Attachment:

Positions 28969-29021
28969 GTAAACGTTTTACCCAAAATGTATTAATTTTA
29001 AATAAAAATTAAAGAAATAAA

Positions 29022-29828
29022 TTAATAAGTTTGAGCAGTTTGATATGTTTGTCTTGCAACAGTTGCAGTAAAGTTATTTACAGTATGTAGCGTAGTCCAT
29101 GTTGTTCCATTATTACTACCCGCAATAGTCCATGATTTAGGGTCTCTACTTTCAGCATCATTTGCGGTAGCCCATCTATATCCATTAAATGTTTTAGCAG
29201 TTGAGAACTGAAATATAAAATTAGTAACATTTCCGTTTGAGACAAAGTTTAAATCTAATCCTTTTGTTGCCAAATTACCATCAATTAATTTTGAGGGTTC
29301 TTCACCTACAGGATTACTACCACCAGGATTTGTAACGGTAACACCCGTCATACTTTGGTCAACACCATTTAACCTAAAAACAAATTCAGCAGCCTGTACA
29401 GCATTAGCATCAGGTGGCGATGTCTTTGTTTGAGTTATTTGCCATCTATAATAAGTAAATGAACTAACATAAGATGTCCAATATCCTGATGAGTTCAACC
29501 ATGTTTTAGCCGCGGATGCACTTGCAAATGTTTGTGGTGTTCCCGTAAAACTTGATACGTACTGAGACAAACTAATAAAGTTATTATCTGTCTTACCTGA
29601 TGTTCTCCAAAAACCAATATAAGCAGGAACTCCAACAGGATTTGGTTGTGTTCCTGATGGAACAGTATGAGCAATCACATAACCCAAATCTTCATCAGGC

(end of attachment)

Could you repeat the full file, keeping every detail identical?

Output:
Positions 28969-29021
28969 GTAAACGTTTTACCCAAAATGTATTAATTTTA
29001 AATAAAAATTAAAGAAATAAA

Positions 29022-29828
29022 TTAATAAGTTTGAGCAGTTTGATATGTTTGTCTTGCAACAGTTGCAGTAAAGTTATTTACAGTATGTAGCGTAGTCCAT
29101 GTTGTTCCATTATTACTACCCGCAATAGTCCATGATTTAGGGTCTCTACTTTCAGCATCATTTGCGGTAGCCCATCTATATCCATTAAATGTTTTAGCAG
29201 TTGAGAACTGAAATATAAAATTAGTAACATTTCCGTTTGAGACAAAGTTTAAATCTAATCCTTTTGTTGCCAAATTACCATCAATTAATTTTGAGGGTTC
29301 TTCACCTACAGGATTACTACCACCAGGATTTGTAACGGTAACACCCGTCATACTTTGGTCAACACCATTTAACCTAAAAACAAATTCAGCAGCCTGTACA
29401 GCATTAGCATCAGGTGGCGATGTCTTTGTTTGAGTTATTTGCCATCTATAATAAGTAAATGAACTAACATAAGATGTCCAATATCCTGATGAGTTCAACC
29501 ATGTTTTAGCCGCGGATGCACTTGCAAATGTTTGTGGTGTTCCCGTAAAACTTGATACGTACTGAGACAAACTAATAAAGTTATTATCTGTCTTACCTGA
29601 TGTTCTCCAAAAACCAATATAAGCAGGAACTCCAACAGGATTTGGTTGTGTTCCTGATGGAACAGTATGAGCAATCACATAACCCAAATCTTCATCAGGC